Retail store operators might want to sit down for this one — if they can find a chair.
Nearly every national chain is under legal attack in California for failing to provide "suitable seating" for cashiers and other employees who are expected to spend most of their work day on their feet.
Enterprising trial attorneys by the dozen are using an obscure California labor law requiring retailers such as such as Wal-Mart, Home Depot and Target to have enough seats on hand for their workers.
Superficially, the allegations appear to be little more than a nuisance.
But armed with two recent appellate decisions that allow workers and their lawyers to use California's novel "private attorney general" provision, the retailers are facing millions of dollars in damages. A first violation calls for as much as $100 per employee per pay period and double that for subsequent violations.
Lawyers say those penalties add up for big-box retailers that employ hundreds of thousands of Californians.
"We are really in unchartered waters," said Eric Steinert, an attorney who represents several of the retailers. "But there's no doubt there's a wave of lawsuits being filed. You are seeing some attorneys moving into this area who previously didn't pay attention to workplace issues."
Steinert said some of the first lawsuits were filed in 2009 and are based on an obscure provision of the labor code referring to an order issued by the Industrial Welfare Commission.
"All working employees shall be provided with suitable seats when the nature of the work reasonably permits the use of seats," the provision states. "When employees are not engaged in the duties of their employment and the nature of the work requires standing, an adequate number of suitable seats shall be placed in reasonable proximity to the work area and the employees shall be permitted to use such seats when it does not interfere with the performance of their duties."
The first of the two key appellate decisions turning that phrase into law was issued in November. The stampede to the courthouse began shortly afterward. Lawyers predict that more than 100 such lawsuits have been filed throughout the state.
The first appellate ruling overturned a lower court's decision tossing out Eugenia Bright's lawsuit against 99 Cents Only Stores.
The company's lawyers argued that the phrase wasn't a law because it doesn't expressly prohibited retailers from failing to provide "suitable seating." It read the passage as a suggestion rather than binding law. A trial court judge in Los Angeles agreed and tossed out Bright's lawsuit.
The appeals court based in Los Angeles disagreed and a unanimous three-judge panel said interpreting the provision as merely a suggestion "would be contrary to common sense."
The California Supreme Court refused to review the decision and it is now the law. Bright said her lawsuit could encompass more than 1,000 current and former company workers.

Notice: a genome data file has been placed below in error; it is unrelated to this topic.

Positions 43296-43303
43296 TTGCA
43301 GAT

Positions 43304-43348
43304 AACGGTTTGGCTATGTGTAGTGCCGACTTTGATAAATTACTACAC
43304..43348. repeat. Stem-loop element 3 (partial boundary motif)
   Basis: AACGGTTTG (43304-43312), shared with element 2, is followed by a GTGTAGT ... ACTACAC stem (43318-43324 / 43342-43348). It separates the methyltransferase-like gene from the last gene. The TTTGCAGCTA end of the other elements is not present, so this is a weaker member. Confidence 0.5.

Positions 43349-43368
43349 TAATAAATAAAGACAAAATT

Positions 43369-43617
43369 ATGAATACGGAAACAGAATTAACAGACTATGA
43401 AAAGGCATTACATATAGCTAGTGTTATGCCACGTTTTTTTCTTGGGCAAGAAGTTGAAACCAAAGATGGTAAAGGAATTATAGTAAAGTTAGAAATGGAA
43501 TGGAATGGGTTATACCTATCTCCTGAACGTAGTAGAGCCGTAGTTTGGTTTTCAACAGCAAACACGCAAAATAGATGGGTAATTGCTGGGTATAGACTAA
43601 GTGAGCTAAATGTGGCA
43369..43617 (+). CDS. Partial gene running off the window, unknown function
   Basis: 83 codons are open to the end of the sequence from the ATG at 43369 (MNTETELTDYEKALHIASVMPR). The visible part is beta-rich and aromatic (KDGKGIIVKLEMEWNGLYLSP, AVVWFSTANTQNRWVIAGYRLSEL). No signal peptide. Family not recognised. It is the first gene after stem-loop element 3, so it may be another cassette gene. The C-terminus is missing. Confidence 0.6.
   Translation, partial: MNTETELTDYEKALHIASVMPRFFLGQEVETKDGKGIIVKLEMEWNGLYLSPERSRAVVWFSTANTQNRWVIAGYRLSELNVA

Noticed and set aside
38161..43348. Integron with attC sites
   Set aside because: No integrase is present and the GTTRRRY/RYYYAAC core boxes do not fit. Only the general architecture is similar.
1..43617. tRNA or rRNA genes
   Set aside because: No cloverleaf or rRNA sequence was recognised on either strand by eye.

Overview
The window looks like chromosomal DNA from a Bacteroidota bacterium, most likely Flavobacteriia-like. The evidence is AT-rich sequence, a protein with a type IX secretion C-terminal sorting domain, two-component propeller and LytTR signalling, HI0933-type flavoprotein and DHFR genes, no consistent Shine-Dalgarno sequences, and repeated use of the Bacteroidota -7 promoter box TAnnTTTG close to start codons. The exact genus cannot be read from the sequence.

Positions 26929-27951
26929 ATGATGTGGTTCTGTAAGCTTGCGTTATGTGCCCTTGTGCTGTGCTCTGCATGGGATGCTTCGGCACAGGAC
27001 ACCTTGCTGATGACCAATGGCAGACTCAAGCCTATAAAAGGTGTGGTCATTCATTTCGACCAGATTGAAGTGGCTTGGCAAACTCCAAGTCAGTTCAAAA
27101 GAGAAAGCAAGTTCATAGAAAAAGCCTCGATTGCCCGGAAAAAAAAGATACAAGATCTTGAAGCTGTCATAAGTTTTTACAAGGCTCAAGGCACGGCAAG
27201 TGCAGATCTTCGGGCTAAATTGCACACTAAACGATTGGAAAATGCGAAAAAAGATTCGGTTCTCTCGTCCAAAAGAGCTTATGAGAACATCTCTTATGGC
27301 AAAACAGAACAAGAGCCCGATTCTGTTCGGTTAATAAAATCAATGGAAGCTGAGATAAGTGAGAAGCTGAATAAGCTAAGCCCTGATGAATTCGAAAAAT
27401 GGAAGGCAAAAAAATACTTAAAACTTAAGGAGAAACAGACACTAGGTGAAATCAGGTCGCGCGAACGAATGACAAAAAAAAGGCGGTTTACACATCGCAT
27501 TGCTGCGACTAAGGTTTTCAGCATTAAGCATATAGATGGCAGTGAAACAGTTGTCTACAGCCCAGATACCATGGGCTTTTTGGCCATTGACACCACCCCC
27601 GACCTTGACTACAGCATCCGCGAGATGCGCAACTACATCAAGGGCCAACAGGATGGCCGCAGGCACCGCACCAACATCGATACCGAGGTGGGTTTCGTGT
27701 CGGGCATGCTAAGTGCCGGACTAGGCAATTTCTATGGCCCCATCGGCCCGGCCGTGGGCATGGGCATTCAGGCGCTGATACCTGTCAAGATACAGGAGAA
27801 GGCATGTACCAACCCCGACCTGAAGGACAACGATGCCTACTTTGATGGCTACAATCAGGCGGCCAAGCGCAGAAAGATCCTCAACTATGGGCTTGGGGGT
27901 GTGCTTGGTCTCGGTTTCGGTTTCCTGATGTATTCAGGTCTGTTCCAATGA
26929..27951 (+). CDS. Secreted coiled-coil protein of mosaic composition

A second appellate court decision in a lawsuit filed by a Home Depot clerk met a similar fate in December. The court tossed out Home Depot's argument that the provision was a mere recommendation and relied heavily on the Bright decision to reaffirm the suitable seating law.
"The argument's central flaw is that it demotes mandatory labor conditions in wage orders to simple recommendations or advice when the conditions are stated in affirmative terms," Justice Nora Manella wrote for the unanimous three-judge panel.
Angela Church, a Gamestop Inc. clerk in San Bernardino County, was among the first to sue after the appellate court's rulings, filing a lawsuit in December alleging it required her to "work without being provided adequate seating during work hours."
Church and her attorney Kenneth Gaines of Woodland Hills didn't return phone calls.
Lawyers for retailers now say the next battle is over defining "suitable seats" and determining appropriate damages when stores fail to meet the standard.
The provision calls for a seat "placed in reasonable proximity," but leaves it to the employers discretion. Lawyers are advising clients to place one chair at each cash register.
Labor advocates said the provision was placed on the books to protect low-paid employees and was part of a package setting minimum wages, maximum hours and standard conditions of employment.
Tort reformers, though, complain the legal trend fosters the perception that California is a tough state to conduct business.
The California Supreme Court in February, for instance, launched yet another class action blizzard when it ruled it illegal for clerks to ask customers for ZIP codes when making credit card purchases.
"Why can't we just give the employee a chair rather than filing a lawsuit," said Tom Scott, California Citizens Against Lawsuit Abuse. "Battling bad lawsuits loses good jobs."